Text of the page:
And just in time too, because it’s late November and the snow comes down hard, transforming the town into an icy enclave. But everyone’s safely holed up in their houses, with thin trails of smoke from every chimney as they take a brief rest to, I assume, eat nothing but fish for three months. Let them hate, so long as they fear.
The river freezes and agriculture stops. Construction is held up by a shortage of nails, which the smithy will slowly solve over the winter. I’ve not checked in on the lumberjacks, who reveal another detail: the villagers put on fur coats and little ushankas for the winter. And if you look closely you can see that the areas under the lumber yard’s awning are only dusted with snow, not coated like the other surfaces.
Come Spring, there are more wonderful little touches, as the snow gradually melts.
While every other house has a well-worn path to town, the only path around the hermitage is… to the back of the house, where I built them an extra bench. There are many benches about town because I am a thoughtful and benevolent Overseer. Three people can sit on a bench, but the couple in this house still consistently choose to sit on separate benches with their backs to each other at opposite ends of their house. I love them with all my heart.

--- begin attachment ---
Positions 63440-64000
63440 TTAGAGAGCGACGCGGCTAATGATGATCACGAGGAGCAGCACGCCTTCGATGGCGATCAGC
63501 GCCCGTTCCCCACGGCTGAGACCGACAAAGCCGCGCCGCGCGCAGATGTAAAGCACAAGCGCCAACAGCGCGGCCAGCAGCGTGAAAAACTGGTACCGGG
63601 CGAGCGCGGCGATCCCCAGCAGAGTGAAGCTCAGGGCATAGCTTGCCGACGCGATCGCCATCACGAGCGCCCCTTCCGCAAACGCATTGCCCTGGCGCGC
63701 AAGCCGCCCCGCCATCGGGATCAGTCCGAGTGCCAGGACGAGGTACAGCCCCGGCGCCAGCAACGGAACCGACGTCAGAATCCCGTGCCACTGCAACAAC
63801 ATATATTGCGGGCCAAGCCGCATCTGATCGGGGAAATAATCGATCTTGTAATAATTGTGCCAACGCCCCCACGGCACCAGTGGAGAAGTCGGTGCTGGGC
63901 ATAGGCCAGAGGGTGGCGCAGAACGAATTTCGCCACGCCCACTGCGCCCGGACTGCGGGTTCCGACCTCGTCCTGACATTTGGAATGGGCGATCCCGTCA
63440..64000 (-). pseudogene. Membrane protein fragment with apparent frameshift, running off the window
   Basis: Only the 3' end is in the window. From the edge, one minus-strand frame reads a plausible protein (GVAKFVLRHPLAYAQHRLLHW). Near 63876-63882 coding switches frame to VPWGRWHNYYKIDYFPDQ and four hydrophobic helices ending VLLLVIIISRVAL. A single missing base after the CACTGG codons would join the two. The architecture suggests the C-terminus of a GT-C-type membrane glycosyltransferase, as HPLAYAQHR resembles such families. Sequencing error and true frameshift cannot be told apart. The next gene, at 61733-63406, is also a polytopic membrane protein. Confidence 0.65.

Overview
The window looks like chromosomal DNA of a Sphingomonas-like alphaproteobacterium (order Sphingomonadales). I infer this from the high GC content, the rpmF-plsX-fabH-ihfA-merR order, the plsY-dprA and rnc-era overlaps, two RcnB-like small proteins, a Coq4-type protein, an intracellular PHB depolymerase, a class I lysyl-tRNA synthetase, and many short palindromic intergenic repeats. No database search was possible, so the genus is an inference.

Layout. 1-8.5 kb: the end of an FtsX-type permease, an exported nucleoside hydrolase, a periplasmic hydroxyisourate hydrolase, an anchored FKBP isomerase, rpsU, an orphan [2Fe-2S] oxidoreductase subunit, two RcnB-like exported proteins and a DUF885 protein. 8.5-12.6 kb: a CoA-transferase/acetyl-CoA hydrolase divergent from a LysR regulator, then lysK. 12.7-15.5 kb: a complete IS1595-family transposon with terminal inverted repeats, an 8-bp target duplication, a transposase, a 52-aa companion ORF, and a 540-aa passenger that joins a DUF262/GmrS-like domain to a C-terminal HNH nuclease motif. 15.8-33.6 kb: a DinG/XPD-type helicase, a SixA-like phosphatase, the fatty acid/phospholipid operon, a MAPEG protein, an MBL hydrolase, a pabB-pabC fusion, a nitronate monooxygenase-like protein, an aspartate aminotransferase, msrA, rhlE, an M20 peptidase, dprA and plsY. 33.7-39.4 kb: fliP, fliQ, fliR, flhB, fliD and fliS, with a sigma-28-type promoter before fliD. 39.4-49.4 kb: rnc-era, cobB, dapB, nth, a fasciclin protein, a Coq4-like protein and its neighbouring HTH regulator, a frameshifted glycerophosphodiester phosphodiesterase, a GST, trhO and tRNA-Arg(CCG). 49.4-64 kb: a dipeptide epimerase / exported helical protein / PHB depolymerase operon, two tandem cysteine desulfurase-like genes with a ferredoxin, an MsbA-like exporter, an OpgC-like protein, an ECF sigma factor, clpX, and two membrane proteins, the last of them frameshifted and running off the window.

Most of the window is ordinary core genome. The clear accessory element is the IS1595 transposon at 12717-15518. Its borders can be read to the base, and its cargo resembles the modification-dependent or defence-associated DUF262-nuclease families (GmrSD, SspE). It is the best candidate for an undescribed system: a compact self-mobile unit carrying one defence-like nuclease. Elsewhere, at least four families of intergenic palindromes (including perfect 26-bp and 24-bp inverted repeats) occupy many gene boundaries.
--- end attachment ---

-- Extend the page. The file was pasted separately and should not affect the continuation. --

As the village comes back to life for the new year, my favourite villagers continue their quiet vigil, wishing health and comfort to all, and bothering no-one. Let’s leave them there.
Ostriv is available now via Steam Early Access, Gog, or the developer’s website. The latter works via Humble, and promises “a downloadable DRM-free copy of the game and life-long subscription for all future updates, including a Steam/GOG key”.